Tuesday, September 29, 2015

Slowing Down in Palma de Mallorca


I've come to realize that there is a significant difference between a trip and a vacation. A trip is what I generally associate with travel: immersing yourself in new cultures, exploring, sightseeing, getting to know locals and tasting their traditional cuisine. A vacation, on the other hand, is the very antithesis of this: devouring books on the beach, indulging on the occasional poolside cocktail, and adhering to a strict schedule of sunbathing, napping and swimming. Assuming that these are the definitions we are prescribing to, I had been taking at least two trips per month for the past two years, but I hadn't taken a real vacation since 2011.



Although travel is my greatest passion and pleasure, I'm still very much an introvert. Every so often, I crave a break from the chaos and overstimulation that come along with constant travel. However, I rarely allow myself to take these breaks considering how many cities in Europe I'm dying to explore. It's hard for me to justify a lazy beach getaway when I could be spending that limited time (and money) traipsing through a bustling capital or charming countryside village.



Last spring I found myself getting positively burnt out. With little recovery time in between trips, I felt physically exhausted and emotionally drained. The pressure of balancing teaching, travel, blogging and friend-time (while also trying to figure out my life plan) absolutely sucked me dry. I needed to recharge my batteries, and a lazy beach vacation sounded like just the cure. So when my mom came to visit me in June, we fled to Palma de Mallorca for a desperately needed escape.


I checked myself into that resort with no intention of every leaving the hotel except for the occasional meal. I slept in every morning, had multiple mimosas at brunch, spent my days reading books on the beach and my nights finishing books in my cozy bathrobe. I had to be coerced into sightseeing. I half-heartedly researched where to find gluten-free traditional Majorcan dishes, and then I gave up entirely. I failed to immerse myself. I went against every travel value that I thought I had... and it felt awesome.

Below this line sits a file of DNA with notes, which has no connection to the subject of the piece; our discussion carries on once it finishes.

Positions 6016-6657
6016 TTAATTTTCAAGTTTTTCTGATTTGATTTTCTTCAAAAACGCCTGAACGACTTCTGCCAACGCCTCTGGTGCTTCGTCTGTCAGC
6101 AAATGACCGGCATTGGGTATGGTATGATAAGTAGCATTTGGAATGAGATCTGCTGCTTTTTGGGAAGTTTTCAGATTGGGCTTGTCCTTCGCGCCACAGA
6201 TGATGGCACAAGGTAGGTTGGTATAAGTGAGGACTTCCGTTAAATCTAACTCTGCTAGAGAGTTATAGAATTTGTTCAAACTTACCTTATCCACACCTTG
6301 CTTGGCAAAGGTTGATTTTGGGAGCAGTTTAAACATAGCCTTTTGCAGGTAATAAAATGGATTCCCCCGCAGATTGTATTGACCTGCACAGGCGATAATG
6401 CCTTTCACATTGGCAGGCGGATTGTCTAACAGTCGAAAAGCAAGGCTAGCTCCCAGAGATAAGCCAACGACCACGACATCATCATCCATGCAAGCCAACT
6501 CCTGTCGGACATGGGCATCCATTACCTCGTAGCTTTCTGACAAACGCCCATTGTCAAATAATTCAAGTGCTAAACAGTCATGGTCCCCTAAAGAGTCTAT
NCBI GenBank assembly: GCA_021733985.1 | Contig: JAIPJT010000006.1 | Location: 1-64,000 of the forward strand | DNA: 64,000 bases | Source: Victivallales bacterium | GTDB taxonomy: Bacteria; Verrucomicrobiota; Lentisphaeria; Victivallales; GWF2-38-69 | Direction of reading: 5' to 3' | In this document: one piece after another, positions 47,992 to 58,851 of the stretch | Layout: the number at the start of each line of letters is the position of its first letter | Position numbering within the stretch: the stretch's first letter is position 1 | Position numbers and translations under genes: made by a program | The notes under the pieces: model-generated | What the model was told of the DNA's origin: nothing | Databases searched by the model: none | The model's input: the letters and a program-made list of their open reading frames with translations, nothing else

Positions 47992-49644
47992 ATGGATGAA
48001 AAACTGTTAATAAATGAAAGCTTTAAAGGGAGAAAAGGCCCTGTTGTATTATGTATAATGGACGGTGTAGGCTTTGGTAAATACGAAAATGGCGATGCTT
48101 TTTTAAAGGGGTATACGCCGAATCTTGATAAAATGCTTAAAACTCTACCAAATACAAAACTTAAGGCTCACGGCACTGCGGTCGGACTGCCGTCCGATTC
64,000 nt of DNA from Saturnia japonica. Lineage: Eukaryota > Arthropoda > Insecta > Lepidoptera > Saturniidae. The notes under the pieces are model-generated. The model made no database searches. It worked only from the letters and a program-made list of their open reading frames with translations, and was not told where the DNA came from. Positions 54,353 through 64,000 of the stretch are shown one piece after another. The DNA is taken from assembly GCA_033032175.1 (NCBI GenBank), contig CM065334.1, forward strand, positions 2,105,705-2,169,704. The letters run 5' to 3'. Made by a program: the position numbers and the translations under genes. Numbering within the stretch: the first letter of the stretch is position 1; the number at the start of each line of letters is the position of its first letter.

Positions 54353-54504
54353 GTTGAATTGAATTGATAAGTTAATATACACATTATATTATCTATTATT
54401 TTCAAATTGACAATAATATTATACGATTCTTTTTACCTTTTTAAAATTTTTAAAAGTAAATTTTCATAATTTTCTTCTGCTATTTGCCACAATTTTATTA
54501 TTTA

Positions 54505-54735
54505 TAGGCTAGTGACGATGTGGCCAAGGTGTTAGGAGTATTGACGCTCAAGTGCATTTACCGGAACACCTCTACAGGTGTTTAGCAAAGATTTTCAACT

I know it sounds somewhat blasphemous for a "travel blogger" to endorse taking a break from travel, but doing so allowed me to stay sane. Caught up in the unrealistic ideals of "seeing as much as possible", I was denying myself of the leisure that I truly craved. The introvert in me begged for a break from travel's perpetual overstimulation. In order to reenergize, I had to take a breather and just sit still for a while.


Taking a real vacation (and a rather shameless break from my usual travel norms) taught me the value of balance. I had been trying to keep up with a pace that simply doesn't come natural to me, and I needed to learn how to incorporate down time abroad.

That said, I don't think I could ever be fulfilled by exclusively traveling in this manner. (I mean, I love chocolate cake, but I wouldn't want to eat chocolate cake for every meal, you know?) I still crave authenticity and adventure when I travel, but it doesn't make sense to confine myself to one specific travel style when I know too much can easily drain me. Now that I understand my needs better, I realize that a little R&R can go a long way. 


My only celebrated excuse to leave the beach: fresh burrata and mango gazpacho from Ombu

Ombu's "osmotized" pineapple with coconut cream - aka the best dessert I've had in Spain

I know I won't always have the sufficient time or funds to indulge on holidays like this very often, but now that I remember the value of true vacation, I plan on being better about listening to my needs and letting go. As it turns out, relaxation is not by any means overrated. 



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